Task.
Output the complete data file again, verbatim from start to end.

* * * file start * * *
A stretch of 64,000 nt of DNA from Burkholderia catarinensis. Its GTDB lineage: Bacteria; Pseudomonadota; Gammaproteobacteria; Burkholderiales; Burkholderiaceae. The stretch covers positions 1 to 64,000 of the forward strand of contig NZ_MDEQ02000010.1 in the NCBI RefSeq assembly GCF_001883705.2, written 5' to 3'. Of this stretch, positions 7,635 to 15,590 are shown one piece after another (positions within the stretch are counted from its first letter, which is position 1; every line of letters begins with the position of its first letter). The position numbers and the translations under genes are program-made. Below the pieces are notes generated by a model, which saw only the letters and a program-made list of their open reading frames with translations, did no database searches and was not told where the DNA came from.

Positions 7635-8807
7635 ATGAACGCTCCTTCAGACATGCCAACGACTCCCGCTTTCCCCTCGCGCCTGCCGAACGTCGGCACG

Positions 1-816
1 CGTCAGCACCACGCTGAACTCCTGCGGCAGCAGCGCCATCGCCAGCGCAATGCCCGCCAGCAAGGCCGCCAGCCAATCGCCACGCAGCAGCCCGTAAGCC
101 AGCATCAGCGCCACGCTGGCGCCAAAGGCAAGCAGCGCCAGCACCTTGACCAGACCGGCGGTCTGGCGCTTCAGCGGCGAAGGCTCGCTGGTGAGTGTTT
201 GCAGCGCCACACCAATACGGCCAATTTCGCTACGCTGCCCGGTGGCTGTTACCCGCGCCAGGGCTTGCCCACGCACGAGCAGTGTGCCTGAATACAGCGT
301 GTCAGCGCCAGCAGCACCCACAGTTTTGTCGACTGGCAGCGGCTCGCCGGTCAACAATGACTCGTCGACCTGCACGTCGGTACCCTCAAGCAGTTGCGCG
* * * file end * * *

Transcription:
A stretch of 64,000 nt of DNA from Burkholderia catarinensis. Its GTDB lineage: Bacteria; Pseudomonadota; Gammaproteobacteria; Burkholderiales; Burkholderiaceae. The stretch covers positions 1 to 64,000 of the forward strand of contig NZ_MDEQ02000010.1 in the NCBI RefSeq assembly GCF_001883705.2, written 5' to 3'. Of this stretch, positions 7,635 to 15,590 are shown one piece after another (positions within the stretch are counted from its first letter, which is position 1; every line of letters begins with the position of its first letter). The position numbers and the translations under genes are program-made. Below the pieces are notes generated by a model, which saw only the letters and a program-made list of their open reading frames with translations, did no database searches and was not told where the DNA came from.

Positions 7635-8807
7635 ATGAACGCTCCTTCAGACATGCCAACGACTCCCGCTTTCCCCTCGCGCCTGCCGAACGTCGGCACG

Positions 1-816
1 CGTCAGCACCACGCTGAACTCCTGCGGCAGCAGCGCCATCGCCAGCGCAATGCCCGCCAGCAAGGCCGCCAGCCAATCGCCACGCAGCAGCCCGTAAGCC
101 AGCATCAGCGCCACGCTGGCGCCAAAGGCAAGCAGCGCCAGCACCTTGACCAGACCGGCGGTCTGGCGCTTCAGCGGCGAAGGCTCGCTGGTGAGTGTTT
201 GCAGCGCCACACCAATACGGCCAATTTCGCTACGCTGCCCGGTGGCTGTTACCCGCGCCAGGGCTTGCCCACGCACGAGCAGTGTGCCTGAATACAGCGT
301 GTCAGCGCCAGCAGCACCCACAGTTTTGTCGACTGGCAGCGGCTCGCCGGTCAACAATGACTCGTCGACCTGCACGTCGGTACCCTCAAGCAGTTGCGCG